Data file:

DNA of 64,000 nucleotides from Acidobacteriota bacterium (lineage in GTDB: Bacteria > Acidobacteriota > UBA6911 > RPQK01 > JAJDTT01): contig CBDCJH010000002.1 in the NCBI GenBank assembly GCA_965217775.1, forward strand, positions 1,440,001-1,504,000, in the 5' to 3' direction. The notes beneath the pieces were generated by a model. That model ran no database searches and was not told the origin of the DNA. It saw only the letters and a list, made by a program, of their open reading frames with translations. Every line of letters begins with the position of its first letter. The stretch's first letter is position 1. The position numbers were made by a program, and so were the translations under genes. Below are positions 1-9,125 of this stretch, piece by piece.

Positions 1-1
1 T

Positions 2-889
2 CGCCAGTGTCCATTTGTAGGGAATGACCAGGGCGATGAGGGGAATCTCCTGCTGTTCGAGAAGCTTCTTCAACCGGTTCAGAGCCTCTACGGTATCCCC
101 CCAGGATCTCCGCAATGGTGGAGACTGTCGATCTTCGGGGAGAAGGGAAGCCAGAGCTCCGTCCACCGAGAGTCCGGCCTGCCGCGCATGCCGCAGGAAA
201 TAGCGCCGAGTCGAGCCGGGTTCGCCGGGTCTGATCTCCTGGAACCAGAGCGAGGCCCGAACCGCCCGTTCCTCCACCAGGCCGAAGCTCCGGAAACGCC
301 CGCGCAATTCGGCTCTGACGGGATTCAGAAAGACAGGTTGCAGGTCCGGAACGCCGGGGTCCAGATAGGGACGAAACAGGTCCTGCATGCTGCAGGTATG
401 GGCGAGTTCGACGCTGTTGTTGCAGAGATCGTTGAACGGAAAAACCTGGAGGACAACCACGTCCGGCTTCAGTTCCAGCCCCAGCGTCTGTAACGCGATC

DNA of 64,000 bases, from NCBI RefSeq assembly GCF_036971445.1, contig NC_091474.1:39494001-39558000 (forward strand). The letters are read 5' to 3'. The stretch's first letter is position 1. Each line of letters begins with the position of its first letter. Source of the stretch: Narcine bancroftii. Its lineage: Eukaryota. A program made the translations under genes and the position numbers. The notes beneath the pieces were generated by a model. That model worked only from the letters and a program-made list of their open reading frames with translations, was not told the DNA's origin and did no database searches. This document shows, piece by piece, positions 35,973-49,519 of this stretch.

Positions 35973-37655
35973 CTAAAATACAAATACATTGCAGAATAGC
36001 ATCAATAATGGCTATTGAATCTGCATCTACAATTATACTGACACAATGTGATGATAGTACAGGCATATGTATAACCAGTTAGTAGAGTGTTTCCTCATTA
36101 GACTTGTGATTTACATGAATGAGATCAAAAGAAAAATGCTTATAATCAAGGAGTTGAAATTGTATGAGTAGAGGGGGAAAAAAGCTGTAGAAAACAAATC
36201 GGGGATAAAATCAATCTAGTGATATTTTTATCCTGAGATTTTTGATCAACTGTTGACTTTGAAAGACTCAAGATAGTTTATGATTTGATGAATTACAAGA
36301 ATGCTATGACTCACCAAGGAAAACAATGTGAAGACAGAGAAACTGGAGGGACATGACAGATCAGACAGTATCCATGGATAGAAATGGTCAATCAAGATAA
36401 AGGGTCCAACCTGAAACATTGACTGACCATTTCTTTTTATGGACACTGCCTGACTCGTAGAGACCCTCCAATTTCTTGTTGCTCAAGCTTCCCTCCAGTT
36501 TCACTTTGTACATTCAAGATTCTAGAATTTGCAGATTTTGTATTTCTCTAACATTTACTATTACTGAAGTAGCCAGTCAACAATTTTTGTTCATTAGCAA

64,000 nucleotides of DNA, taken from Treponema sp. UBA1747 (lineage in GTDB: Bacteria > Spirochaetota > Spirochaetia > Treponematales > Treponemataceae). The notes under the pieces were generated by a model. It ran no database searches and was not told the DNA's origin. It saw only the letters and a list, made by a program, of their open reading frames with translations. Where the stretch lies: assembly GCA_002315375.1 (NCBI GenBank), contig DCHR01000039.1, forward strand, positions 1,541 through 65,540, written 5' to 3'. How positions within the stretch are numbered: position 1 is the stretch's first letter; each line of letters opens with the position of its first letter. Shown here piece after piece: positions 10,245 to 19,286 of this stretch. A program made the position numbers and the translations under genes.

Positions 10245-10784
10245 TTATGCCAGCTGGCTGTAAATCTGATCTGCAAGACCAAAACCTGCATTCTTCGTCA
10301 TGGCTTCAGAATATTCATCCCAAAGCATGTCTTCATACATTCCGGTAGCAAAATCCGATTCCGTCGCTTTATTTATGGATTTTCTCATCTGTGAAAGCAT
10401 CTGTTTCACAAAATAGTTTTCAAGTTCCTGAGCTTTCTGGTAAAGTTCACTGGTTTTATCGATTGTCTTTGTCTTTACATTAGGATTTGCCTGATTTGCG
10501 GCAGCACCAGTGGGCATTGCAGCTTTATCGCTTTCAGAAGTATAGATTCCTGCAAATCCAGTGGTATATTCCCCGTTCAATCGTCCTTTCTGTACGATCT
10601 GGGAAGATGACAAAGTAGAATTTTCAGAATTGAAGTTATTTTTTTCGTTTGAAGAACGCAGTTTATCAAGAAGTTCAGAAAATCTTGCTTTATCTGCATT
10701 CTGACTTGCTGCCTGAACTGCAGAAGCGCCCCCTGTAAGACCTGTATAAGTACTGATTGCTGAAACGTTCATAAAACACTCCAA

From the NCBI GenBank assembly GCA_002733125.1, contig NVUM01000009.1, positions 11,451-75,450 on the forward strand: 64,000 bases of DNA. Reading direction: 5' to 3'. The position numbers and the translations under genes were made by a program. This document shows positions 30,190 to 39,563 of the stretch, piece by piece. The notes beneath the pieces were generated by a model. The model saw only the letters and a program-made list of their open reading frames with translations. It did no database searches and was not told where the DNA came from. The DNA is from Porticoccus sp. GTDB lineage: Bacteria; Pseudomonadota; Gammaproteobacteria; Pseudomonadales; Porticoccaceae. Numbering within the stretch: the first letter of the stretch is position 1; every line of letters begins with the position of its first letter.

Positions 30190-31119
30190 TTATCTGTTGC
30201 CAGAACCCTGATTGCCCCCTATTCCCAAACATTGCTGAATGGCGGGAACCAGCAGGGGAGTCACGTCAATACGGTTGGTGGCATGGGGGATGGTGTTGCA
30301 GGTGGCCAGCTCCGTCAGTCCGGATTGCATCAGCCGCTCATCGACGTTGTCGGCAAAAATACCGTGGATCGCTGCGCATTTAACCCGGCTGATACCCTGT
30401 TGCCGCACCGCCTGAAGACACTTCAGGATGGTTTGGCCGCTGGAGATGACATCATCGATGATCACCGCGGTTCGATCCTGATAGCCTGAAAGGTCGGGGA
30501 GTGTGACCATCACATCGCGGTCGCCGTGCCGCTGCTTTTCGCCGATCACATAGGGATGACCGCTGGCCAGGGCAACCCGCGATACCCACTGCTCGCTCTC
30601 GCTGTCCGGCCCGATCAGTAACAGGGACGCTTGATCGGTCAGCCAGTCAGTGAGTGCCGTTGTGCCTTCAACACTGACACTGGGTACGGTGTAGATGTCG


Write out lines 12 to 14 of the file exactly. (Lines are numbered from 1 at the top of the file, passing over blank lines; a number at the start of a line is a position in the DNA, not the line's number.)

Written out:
35973 CTAAAATACAAATACATTGCAGAATAGC
36001 ATCAATAATGGCTATTGAATCTGCATCTACAATTATACTGACACAATGTGATGATAGTACAGGCATATGTATAACCAGTTAGTAGAGTGTTTCCTCATTA
36101 GACTTGTGATTTACATGAATGAGATCAAAAGAAAAATGCTTATAATCAAGGAGTTGAAATTGTATGAGTAGAGGGGGAAAAAAGCTGTAGAAAACAAATC